We recommend that the ACO leadership team acknowledges the “new world order” in which the ACO partnership creates a shared mission for the work, rules for decision-making and for vetting information. Introduce a series of team-building exercises so the team gets to know each other, thus developing a sense of personal connection with others. We also recommend using a team-centered debriefing instrument at the end of every meeting (refer to the attached tool below: Structured Debriefing Tool). These foundational building blocks are components of adaptive change and socioadaptive requirements – trust building, creativity, transparency, disruptive collaboration, and development of team-based and professional-based “rules of conduct” in order to drive deep creativity. Additionally we recommend the ACO establish priorities to provide relative weighting to the importance of team activities and accomplishments. When an individual or organization is dominating the direction of an issue or activity, stop and re-balance the team by encouraging other voices and perspective.
How do multi-organization ACO partnership work together in a high performing team environment? And how do they merge this new identity back into their existing company/organization? Even with competing interests within ACO partnerships, agreement on various policies and protocols must be obtained from all involved. Since we know that every organization brings their own culture, expertise and processes for getting things done, we believe it is imperative that the team invests up front time to establish their own sets of norms and values. These might be hybrids from all the partners or adoption of elements from each partner. The important point here is to establish a set of organizational routines and habits that are unique to the ACO partnership and by which participants are held to those new rules and habits. No exceptions can be made for one partner without compromising the entire integrity of the whole and team members feeling that their compromise was not valued as much as another partner or they might perceive favoritism among the group.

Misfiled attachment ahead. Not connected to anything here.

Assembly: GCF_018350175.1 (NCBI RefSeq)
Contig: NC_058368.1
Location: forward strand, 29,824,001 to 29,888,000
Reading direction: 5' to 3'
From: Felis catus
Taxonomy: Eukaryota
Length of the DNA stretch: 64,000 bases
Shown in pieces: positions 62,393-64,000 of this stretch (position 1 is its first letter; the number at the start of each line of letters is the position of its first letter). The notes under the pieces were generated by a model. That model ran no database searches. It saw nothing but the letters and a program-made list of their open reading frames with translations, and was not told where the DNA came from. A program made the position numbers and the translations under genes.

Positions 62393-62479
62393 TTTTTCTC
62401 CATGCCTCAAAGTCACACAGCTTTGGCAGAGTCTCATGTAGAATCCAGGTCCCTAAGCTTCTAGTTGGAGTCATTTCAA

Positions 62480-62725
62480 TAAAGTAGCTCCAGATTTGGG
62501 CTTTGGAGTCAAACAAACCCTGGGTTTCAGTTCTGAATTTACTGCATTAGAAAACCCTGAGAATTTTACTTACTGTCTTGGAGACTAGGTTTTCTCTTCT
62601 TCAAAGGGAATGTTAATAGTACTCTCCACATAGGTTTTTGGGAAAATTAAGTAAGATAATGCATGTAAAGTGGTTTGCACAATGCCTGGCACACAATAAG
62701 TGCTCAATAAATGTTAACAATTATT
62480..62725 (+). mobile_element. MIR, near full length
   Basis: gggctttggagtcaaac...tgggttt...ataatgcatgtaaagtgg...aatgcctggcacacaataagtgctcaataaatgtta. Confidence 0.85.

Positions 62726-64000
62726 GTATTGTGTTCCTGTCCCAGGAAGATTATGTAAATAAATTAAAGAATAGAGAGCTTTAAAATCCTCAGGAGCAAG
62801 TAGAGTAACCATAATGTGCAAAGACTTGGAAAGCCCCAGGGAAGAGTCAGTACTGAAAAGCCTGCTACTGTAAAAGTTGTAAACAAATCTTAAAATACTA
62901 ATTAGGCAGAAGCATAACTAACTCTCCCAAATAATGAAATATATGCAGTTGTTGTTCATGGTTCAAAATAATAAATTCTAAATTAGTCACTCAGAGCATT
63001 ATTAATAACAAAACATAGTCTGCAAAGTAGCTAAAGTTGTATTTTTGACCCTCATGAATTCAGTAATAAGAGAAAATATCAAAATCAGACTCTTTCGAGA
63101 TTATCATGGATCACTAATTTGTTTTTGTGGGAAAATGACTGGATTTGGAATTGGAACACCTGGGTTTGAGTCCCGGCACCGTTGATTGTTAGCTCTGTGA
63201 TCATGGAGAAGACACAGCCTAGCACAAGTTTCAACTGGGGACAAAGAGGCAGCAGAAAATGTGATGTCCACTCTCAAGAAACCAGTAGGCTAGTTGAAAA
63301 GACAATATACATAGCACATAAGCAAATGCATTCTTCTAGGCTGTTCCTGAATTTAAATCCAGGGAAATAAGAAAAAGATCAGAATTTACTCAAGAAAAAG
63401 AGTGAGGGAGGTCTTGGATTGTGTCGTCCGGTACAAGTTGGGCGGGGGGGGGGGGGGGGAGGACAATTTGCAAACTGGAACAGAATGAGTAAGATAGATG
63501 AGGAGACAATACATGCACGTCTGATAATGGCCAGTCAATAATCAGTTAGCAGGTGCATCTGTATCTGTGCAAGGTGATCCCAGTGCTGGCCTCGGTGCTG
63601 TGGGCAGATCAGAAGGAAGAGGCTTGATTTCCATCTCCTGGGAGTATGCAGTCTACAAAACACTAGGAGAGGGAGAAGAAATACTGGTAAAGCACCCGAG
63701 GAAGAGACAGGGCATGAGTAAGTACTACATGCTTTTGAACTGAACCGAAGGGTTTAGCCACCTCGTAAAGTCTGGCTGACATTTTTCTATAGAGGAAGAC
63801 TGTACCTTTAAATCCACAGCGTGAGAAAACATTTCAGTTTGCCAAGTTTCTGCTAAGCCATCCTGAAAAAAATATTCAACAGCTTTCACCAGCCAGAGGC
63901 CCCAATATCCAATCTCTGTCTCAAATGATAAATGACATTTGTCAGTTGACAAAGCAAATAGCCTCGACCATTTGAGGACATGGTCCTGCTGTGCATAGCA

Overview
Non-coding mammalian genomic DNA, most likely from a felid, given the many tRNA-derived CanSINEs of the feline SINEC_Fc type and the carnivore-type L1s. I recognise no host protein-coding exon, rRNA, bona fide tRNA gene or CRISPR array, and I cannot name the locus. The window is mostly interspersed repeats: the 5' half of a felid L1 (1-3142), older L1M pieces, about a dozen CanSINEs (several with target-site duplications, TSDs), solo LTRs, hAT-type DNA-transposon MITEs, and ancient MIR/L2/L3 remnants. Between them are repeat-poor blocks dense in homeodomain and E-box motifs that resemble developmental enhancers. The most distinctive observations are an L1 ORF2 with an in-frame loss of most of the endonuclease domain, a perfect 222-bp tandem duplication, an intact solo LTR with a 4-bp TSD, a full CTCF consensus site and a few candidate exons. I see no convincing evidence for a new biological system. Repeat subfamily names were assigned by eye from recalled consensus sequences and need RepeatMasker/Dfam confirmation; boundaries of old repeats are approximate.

About the Authors
Shani Trudgian is a Partner at Kenny & Company and has over 20 years consulting experience with Accenture, Deloitte and Freed Associates. As a thought leader and industry advisor, Shani has guided her clients through health reform readiness strategy, ICD-10 readiness approach, ambulatory heath care delivery refinement, business model analysis, organizational development, change leadership and in other strategic areas. Shani’s industry experience includes medical groups/IPA, hospitals, health plan (public/private), safety net clinics, department of public health, dental insurance, oral health delivery, non-profit grant-making philanthropy, and behavioral health organizations. You can contact Shani at firstname.lastname@example.org.